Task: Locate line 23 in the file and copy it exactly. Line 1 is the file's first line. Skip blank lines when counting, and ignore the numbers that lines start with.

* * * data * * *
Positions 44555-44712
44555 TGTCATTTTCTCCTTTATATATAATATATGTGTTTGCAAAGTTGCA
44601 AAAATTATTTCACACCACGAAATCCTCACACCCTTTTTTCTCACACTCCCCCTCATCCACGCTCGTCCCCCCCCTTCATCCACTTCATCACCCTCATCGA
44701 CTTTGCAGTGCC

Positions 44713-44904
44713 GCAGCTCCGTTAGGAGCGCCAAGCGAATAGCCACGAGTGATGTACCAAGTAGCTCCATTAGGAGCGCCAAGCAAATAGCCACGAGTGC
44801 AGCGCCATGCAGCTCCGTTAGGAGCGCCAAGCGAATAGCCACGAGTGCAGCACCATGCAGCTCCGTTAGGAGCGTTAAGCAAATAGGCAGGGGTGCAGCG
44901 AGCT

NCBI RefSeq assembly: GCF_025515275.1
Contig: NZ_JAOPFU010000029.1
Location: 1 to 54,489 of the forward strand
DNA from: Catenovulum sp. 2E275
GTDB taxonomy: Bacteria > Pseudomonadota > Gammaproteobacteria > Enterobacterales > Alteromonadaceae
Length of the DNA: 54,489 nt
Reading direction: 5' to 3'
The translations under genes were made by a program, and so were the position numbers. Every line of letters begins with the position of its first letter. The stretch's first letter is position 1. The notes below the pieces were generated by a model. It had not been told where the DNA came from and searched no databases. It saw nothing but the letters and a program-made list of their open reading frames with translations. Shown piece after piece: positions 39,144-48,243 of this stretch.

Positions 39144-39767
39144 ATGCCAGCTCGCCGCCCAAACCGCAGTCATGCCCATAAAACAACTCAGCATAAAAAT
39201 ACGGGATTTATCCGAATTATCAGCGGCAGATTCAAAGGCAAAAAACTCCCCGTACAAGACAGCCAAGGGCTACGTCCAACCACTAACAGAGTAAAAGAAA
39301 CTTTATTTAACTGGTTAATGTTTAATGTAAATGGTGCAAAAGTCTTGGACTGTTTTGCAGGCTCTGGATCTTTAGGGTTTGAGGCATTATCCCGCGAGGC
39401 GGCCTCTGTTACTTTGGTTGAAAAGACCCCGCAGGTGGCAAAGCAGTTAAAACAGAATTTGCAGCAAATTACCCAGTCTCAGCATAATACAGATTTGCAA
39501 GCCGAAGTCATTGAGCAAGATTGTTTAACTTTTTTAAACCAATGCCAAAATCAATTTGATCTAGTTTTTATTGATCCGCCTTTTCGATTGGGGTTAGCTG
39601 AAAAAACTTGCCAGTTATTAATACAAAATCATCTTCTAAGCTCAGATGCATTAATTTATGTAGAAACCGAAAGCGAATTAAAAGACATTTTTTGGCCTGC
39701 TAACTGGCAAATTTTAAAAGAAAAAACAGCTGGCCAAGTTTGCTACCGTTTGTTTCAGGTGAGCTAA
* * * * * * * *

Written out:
39601 AAAAAACTTGCCAGTTATTAATACAAAATCATCTTCTAAGCTCAGATGCATTAATTTATGTAGAAACCGAAAGCGAATTAAAAGACATTTTTTGGCCTGC